CHURCHES AND PALACES. Although the build ings of old Florence are remarkable as works of architecture, in which some of them, indeed, were epoch making, they are no less so by reason of their historic associations, and especially for the works of painting and sculpture which they contain. The earliest surviving examples are constructed in a species of Romanesque, more closely related to the antique than this style is elsewhere, and characterized especially by beau tiful marble incrustation. The most prominent examples are the exquisite little Church of San Miniato and the basilica Santi Apostoli—both probably dating from the eleventh century—and, especially, the Baptistery (San Giovanni), prob ably originated in the seventh century, but in its present form dating principally front the twelfth •century. Its three bronze portals, one by An drea l'isano and two by Ghiberti, one of which is the Paradise portal, mark epochs in the devel opment of Florentine sculpture.
A most remarkable activity in building was evinced in the last decades of the thirteenth cen tury, from which date the principal Gothic build ings of Florence. The oldest of the churches is Santa. Maria Novella (1278), the central seat of the Dominicans, constructed by two monks, Fra Sisto and Fra Ristoro. A monument of simple architectural grandeur, it is even more famed for its Gothic paintings by Cimatme, Andrea Orcagna, and the Giottesehi in the Spanish Chapel, and its Renaissance frescoes by Filippo Lippi and Ghirlandajo. Equally cele brated is Santa ('roe" (q.v.), ellureh of the Franciscans, and the Florentine Pantheon. The ( athedral, begun in 129.8, continued throughout the fourteenth century, and elan pleted, excepting the facade, in the fifteenth, owed its construction to the pit riotism of the citizens. Among its architects were Arnolfo di cambio, the original designer, Giotto, Francesco Talenti, Gliiberti, and Brunellesehi. The exte. rior is celebrated for its marble incrustation, the interior for its wide N:tulting and the many works of art it contained, some of which, like the "Singing Galleries" of Donatello and Linea, (1011:1 Robbia, have been removed. The celebrated cupola belongs to the Renaissance ( see below), and the Meade, though in the Gothic style, is modern.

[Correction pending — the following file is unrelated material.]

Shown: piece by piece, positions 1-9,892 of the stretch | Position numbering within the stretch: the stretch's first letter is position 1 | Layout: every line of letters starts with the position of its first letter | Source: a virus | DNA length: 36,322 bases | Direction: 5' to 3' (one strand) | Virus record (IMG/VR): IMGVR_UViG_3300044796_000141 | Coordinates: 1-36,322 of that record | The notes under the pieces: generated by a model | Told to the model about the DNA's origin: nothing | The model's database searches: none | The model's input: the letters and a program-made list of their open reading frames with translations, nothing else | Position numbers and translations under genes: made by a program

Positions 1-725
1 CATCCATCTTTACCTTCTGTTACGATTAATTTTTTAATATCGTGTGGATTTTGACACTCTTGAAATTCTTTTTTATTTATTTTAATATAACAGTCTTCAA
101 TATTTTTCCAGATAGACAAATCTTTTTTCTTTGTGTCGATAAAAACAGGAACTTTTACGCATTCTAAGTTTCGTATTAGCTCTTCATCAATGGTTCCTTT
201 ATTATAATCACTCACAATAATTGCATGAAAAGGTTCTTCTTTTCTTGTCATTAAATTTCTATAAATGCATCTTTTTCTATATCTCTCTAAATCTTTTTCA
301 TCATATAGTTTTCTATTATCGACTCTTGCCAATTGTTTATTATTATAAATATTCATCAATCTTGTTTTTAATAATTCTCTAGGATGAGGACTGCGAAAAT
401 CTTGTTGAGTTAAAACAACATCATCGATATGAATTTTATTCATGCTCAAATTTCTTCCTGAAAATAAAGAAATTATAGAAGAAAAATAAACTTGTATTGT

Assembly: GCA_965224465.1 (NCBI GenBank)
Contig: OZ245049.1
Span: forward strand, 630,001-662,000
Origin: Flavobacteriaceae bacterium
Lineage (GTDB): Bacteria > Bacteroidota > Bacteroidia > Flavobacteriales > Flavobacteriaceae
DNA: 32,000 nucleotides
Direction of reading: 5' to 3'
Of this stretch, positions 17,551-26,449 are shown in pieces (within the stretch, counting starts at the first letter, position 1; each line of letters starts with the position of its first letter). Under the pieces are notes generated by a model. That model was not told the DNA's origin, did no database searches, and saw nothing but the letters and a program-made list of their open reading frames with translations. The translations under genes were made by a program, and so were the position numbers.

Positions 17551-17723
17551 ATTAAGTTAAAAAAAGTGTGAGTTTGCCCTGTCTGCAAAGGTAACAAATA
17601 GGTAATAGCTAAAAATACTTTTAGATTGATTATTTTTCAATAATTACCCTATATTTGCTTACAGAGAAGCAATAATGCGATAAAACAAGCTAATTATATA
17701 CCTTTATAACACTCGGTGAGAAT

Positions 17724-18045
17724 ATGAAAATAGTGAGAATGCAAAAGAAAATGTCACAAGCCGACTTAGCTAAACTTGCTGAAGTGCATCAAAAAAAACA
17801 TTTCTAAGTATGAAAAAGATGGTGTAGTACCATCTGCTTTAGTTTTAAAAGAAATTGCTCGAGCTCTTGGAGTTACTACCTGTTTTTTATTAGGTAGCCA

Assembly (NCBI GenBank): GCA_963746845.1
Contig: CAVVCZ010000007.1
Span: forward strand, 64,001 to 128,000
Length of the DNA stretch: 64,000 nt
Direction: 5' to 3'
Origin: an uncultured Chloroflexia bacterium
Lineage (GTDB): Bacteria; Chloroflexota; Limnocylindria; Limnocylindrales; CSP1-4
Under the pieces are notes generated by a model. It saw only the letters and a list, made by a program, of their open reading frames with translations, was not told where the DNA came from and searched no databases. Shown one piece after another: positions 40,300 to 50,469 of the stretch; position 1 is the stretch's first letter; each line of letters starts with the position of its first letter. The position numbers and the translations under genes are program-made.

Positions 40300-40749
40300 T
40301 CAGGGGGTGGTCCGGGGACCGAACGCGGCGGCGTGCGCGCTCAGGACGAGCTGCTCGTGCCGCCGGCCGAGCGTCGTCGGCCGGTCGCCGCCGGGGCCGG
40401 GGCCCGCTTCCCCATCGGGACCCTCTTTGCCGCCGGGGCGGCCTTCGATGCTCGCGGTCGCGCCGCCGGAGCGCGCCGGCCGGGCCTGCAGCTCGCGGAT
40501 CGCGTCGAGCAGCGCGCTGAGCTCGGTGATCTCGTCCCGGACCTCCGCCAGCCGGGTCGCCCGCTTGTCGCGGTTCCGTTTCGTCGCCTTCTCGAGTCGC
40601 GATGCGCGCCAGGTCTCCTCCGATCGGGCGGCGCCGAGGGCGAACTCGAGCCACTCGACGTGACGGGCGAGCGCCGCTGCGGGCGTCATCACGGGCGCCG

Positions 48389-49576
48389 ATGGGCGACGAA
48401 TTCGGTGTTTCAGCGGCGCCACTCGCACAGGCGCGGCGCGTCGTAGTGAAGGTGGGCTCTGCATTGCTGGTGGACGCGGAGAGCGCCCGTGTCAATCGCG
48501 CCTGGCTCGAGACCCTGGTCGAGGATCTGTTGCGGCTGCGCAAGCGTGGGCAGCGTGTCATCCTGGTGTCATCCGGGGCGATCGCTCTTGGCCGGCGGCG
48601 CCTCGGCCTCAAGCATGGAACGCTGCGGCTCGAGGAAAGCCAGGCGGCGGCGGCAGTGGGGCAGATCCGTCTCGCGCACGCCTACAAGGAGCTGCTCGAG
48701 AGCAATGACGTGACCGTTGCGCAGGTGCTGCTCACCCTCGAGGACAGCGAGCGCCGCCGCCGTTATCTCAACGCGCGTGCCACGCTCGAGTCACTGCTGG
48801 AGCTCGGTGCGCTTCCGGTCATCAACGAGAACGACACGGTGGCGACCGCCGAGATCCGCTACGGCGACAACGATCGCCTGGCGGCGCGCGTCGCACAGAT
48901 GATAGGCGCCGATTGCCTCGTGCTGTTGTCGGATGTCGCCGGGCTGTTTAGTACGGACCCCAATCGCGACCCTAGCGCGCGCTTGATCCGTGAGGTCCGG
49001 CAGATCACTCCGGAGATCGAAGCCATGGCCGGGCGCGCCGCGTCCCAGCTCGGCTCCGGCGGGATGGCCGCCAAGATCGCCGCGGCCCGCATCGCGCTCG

The Campanile (bell-tower), begun in 1334 and built after (liotto's designs, is pure Italian Gothic; light and airy in construction. adorned with reliefs and statues by the most Florentine sculptors of the fourteenth and fif teenth centuries. this is the most beautiful tower of its kind in the world. Among the civic build ings of the same epoch is the grim and fortress Ba Eget 1 o mice palace of the podesta. With its mighty bell-tower and walls of rough-hewn stone, the l'alazzo Vecchio formed a typical seat of the ever warlike :Ind alert Gov ernment of Florence. The usual ascription of this building to Aruolfo is not certain, and it was not erected in 1298, but in 1300-1301. Nor was Andrea Orcagna the architect of the Loggia (lei Lanzi, which was begun in 1374, years after his death, by Simone Talenti. This fine open